Prairie UU Society, 2010 Whenona Drive, Madison WI 53711–4843

(608) 271-8218

Located off the south frontage road (West Beltline Hwy Rd.) near the Seminole Hwy exit.


"As the prairie stretches out until it becomes one with the sky, let us reach out to touch and be one with the natural world and with one another." (from Bond of Union)

December 7, 2004

Prairie Fire is the semi-monthly newsletter of Prairie Unitarian Universalist Society. The two most recent issues may be seen at

President: Mike Briggs; (608) 835–0914 Guest Editor: Al Nettleton Editor: Dan Proud,; (608) 661–0776


Saturday, December 11

7:30 p.m. Prairie play readers at the Caldens', 4606 Waukesha St.

Sunday, December 12

9:00 a.m. Choir rehearsal

10:00 a.m. "What Can We Learn from the Jesus Myth?” presented by Warren Hagstrom

10:00 a.m. Nifty Gifty program for kids

Monday, December 13

7:15 p.m. Prairie Web Committee meeting at Ken Skog's.

Sunday, December 19

10:00 a.m. "Symbol Tree" Service presented by Erin Bosch.

6:00 p.m. WOW women's group at Prairie.

Sunday, December 26

10:00 a.m. Intergenerational Celebration coordinated by the Converse family.

Tuesday, December 28

2:00 p.m. Prairie Elders meet. Details TBA.

Sunday, January 2

10:00 a.m. Service TBA.

Sunday, January 16

10:00 a.m. "Is Tolerance Always a Virtue?" presented by Rev. Sarah Oelberg.

= Details follow in this issue.



Sunday, December 12

Great are the myths—I too believe in them”

Walt Whitman
This program, “What Can We Learn from the Jesus Myth,” won't be debunking, only a little. Warren Hagstrom, the speaker, thinks it mistaken to treat the Gospel story of Jesus as narrative history, accounts of particular people in particular times and places. Understanding the story as myth, we become enabled to take it apart and use it creatively. Since the myth inspired people like Michelangelo, Bach, and Thomas Jefferson, it has sometimes (not always!) been great. There will be time for discussion, and appropriate music for the season.

Sunday, December 19

Our traditional Symbol Tree service begins with the RE students in a candlelight Santa Lucia procession. After a story and some singing, we have the symbol tree ceremony. You are invited to bring a symbol of some noteworthy event from your life in the past year, to say a few words about it, and then place your symbol on the tree.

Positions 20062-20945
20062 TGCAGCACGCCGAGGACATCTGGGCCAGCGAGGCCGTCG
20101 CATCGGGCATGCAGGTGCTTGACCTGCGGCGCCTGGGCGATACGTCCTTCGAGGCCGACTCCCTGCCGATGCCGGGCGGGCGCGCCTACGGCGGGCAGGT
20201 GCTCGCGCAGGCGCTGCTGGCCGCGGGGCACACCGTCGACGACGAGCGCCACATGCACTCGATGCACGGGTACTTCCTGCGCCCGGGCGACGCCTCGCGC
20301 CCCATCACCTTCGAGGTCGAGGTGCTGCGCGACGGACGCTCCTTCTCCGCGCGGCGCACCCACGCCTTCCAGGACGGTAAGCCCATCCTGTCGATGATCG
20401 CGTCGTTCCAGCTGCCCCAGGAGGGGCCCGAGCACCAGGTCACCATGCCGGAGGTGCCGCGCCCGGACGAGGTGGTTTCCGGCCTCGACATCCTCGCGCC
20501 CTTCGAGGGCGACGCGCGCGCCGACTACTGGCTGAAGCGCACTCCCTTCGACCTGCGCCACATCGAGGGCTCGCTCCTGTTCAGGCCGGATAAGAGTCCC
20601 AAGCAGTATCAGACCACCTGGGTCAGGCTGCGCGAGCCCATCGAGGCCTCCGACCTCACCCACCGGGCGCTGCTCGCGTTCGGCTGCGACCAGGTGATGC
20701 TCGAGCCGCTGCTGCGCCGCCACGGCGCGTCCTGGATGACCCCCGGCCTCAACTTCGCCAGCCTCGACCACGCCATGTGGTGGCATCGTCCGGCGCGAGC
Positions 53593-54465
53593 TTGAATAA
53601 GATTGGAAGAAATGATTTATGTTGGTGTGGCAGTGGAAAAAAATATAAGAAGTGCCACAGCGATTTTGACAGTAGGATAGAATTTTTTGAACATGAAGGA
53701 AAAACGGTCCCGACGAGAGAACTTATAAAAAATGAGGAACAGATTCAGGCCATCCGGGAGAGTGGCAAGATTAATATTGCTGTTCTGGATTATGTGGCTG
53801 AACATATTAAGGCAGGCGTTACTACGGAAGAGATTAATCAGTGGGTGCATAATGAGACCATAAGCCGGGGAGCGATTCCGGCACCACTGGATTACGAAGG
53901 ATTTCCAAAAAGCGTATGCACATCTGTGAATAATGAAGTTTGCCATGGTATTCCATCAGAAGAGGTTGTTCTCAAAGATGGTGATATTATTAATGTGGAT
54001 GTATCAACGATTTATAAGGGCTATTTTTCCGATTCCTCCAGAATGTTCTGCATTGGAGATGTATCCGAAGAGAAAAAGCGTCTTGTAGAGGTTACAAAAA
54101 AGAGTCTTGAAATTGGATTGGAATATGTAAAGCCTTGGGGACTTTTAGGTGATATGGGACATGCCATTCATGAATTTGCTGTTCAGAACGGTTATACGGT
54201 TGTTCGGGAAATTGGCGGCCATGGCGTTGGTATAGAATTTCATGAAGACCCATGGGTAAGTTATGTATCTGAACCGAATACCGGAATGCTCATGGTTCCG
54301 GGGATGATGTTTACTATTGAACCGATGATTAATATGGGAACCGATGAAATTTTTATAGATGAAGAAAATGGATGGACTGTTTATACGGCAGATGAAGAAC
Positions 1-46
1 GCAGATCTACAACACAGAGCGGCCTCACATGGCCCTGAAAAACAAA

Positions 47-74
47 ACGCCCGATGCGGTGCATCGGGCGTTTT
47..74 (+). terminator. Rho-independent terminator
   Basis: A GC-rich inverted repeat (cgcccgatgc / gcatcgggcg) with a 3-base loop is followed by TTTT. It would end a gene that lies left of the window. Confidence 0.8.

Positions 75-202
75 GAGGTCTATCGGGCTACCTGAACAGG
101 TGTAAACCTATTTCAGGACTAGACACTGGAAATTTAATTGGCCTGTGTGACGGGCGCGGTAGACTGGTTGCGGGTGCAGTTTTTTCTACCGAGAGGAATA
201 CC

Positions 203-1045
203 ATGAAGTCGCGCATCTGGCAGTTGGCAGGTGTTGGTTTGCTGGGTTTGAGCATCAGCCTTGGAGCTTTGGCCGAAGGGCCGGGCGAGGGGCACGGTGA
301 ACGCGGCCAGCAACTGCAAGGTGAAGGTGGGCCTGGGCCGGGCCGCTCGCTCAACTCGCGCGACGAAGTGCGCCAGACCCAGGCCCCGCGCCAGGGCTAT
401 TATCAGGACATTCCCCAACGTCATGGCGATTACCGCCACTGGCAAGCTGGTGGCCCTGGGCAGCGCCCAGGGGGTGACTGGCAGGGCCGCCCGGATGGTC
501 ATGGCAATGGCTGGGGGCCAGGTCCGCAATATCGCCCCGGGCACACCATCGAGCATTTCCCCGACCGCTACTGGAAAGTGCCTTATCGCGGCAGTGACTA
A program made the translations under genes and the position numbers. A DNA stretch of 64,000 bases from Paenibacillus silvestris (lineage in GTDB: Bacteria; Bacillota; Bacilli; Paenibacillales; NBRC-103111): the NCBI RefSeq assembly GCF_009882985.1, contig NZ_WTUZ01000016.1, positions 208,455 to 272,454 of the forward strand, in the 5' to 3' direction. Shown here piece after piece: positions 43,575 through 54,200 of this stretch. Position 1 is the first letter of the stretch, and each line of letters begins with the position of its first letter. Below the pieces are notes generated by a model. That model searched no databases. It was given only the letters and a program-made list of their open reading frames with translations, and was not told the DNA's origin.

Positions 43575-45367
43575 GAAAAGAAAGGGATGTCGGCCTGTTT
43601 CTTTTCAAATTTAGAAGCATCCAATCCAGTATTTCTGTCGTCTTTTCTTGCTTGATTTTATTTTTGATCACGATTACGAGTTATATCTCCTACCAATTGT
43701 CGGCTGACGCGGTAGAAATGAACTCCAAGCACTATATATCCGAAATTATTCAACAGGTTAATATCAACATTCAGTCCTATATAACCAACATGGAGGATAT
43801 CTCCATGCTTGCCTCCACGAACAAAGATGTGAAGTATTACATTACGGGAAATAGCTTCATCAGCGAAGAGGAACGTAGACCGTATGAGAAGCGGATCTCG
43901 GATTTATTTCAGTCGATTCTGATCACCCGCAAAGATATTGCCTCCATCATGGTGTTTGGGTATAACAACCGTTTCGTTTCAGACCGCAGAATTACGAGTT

The next meeting of the Prairie women's group is Sunday, December 19, at 6:00 p.m. at Prairie. Bring substantial food to share.


Larry Nahlik will host a visit to the Fitchburg Center site currently being considered as a location for Prairie's new home immediately after our service on Sunday, December 12. He will plan to be there from 11:30 to noon (at least) to answer questions.

Directions from Prairie: take Seminole Highway south to McKee Road (PD). Turn left (east) on PD to Fish Hatchery Road, then left (north) on Fish Hatchery. Take take the first right onto Glacier Valley Road. Glacier Valley turns south and is the routh of the Capital City bike trail. Go about half a mile and turn to left on Gunflint Trail. Ahead of you, you'll see Eagle School. The proposed site is just west of Eagle School, overlooking the bike trail.


Prairie Members and Friends will be receiving an important letter from the Religious Education Committee this week about our Religious Education program. Please watch your mail for it and reply to it as soon as possible. Thanks so much!

- Melissa Gjestvang-Lucky, DRE


Calling all crafty Prairie members! We are looking for ideas for Nifty Gifty projects for December 12. We are also very in need of volunteers to staff each project table and assist children with creating their gifts!  Please contact Kathy Converse or Melissa Gjestvang-Lucky if you can help out!

We also need 5-6 inch square gift boxes and gift bags for Nifty Gifty! Please leave them downstairs on the counter if you are able, or leave them on the bench at the top of the stairs and I will pick them up!

Melissa Gjestvang-Lucky

And, according to KathyConverse, other needs are:

  • Beads larger than 1/4” & seed beads like the ones that are used in Indian jewelry.

  • CD's that can be recycled, with pictures OK

  • Any old necklaces bracelets, or costume jewelry that can be taken apart.

  • Used travel Atlases or road maps.

  • Buttons, not white 1/2” - 3/4”.